| Low Back Pain
Lower back pain can be tricky. There are, however, a few things that can contribute to tightness and pain in your lower back that are easily addressable. The first is a weak core or poor posture that fails to stabilize the spine while running which can lead to excess upper body rotation. Posture drills and core work can go a long way to help reduce this source of low back pain.
Muscle tightness in areas above and below the lower back can create joint compression because of how the muscles are anchored to the spine and hip girdle. Tight hips and hamstrings are often notorious culprits. Opening up your hip flexors with a Couch Stretch, or loosening your hamstrings can help reduce back pain by focusing on those muscles that yank on hips, reducing unnecessary lower back flexing. Upper back tightness can also contribute.
For a more general discussion about causes and solutions to back injuries, see our YouTube video Heal A Running Related Back Injury
Prescription: 3-4 minutes total. After workout or during dedicated mobility session.
This is a great exercise after a long day or when your low back is tight. Having a stiff low back can really affect how you run, so keep it loose!
Elevate your feet and dig in. You could also put the ball on a pillow to add a little support.
Prescription: 2-3 minutes each side. Can be done before or after workout.
Execution: Begin by placing knee in the corner of the box/wall. Next, drive hips forward by squeezing glutes (you may already feel it!). To increase stretch, bring foot up to floor into lunge position. And finally, continue to squeeze glutes and lift hands off ground and drive chest back towards box/wall.
This is one of our absolute favorite stretches for tight quads, hip flexors, and early stages of knee pain. The Couch Stretch can also be done in the corner of the wall.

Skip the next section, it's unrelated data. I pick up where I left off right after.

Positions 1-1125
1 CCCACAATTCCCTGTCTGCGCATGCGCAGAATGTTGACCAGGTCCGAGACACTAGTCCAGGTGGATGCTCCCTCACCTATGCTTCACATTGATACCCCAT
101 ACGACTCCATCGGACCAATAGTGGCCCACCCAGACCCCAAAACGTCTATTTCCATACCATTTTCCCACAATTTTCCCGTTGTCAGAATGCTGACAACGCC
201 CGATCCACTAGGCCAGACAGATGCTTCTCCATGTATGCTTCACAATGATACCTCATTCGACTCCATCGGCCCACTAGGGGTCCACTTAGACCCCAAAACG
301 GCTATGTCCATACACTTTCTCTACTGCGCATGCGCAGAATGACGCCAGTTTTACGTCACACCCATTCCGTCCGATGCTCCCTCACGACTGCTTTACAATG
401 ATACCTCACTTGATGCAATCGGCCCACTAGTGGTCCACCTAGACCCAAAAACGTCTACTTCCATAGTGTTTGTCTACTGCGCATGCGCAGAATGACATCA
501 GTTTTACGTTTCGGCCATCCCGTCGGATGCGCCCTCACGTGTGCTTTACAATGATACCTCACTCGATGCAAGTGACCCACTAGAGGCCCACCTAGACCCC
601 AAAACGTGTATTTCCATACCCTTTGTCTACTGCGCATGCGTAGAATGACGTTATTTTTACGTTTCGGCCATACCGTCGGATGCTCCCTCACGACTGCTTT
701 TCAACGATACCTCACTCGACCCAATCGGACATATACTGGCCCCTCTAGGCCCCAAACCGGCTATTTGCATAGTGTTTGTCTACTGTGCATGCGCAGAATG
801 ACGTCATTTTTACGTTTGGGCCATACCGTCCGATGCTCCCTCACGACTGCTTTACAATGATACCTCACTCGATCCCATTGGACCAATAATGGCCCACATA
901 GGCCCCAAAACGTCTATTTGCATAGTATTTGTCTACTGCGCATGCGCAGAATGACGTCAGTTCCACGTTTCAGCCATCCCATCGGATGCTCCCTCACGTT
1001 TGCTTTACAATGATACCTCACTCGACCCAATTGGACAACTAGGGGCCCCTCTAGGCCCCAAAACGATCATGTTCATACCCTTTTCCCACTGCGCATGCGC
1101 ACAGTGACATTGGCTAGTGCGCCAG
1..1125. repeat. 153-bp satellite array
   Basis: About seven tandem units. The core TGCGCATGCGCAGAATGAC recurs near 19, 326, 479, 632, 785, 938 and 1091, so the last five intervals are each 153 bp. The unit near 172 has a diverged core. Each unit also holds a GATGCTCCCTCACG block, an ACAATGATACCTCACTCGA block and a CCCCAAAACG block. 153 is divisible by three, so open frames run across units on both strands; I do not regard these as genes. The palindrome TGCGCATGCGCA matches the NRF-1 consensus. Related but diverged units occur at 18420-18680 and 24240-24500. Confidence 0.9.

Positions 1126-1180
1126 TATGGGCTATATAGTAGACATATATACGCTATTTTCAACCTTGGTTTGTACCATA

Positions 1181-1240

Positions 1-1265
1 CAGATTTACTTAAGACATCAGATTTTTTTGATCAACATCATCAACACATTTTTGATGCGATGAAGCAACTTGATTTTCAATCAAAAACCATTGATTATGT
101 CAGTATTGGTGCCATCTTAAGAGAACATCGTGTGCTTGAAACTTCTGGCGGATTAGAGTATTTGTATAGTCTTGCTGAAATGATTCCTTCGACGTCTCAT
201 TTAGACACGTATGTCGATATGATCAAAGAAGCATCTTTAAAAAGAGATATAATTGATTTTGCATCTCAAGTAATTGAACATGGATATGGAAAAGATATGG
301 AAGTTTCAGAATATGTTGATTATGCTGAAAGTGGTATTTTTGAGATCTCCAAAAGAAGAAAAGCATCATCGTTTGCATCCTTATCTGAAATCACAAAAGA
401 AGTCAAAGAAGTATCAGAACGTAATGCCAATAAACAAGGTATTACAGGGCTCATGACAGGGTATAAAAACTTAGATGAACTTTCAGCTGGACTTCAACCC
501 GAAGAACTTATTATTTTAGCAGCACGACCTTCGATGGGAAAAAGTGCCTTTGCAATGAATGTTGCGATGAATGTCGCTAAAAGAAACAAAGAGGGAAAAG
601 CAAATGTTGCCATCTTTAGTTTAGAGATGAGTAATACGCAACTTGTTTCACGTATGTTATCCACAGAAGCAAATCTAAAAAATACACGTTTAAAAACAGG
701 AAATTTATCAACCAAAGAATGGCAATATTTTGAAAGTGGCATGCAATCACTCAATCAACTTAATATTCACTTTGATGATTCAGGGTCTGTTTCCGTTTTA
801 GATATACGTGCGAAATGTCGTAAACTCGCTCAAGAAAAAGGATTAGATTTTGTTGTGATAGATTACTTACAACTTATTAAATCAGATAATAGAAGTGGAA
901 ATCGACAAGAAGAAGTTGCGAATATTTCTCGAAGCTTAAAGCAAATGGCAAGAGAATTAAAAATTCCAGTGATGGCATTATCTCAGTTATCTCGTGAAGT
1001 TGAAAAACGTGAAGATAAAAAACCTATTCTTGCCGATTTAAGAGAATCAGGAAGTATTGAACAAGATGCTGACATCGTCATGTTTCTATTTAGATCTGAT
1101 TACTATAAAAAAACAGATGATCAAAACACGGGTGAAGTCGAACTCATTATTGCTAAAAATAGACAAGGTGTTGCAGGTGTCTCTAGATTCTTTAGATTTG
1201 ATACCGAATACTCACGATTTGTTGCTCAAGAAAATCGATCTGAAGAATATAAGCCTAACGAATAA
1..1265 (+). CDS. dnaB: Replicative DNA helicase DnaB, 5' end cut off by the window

Prescription: 2-3 minutes each leg. Best done after a workout or during a dedicated mobility session.
Execution: Place your hamstrings on a LAX ball on a firm, elevated surface. The hamstrings run from the bottom of your booty to behind your knee, so there’s plenty of real estate! Find a tender spot, sit up tall, and flex and extend your knee to massage tissues over the ball.
Foam rollers really don’t get into your hamstrings very well. This exercise allows you to truly dig into the tissues on your hamstrings!
Prescription: 2-3 minutes. Best done after a workout or during dedicated mobility session.
This is an alternative approach to using a foam rolling. Remember, you’re curling over the foam roller, not just rolling on it. Work your way from top to bottom, getting 3-5 curls at each stop.
Prescription: Alternate sides for 2 -3 minutes
While we’ve worked with numerous licensed physical therapists to create content, we are not doctors, nor do we claim to be doctors. These exercises are ones we’ve used on ourselves and our clients throughout the years and have selected our favorite, most effective tools to get the job done! If you’re concerned with any exercises, please reach out to your local physical therapist for further guidance!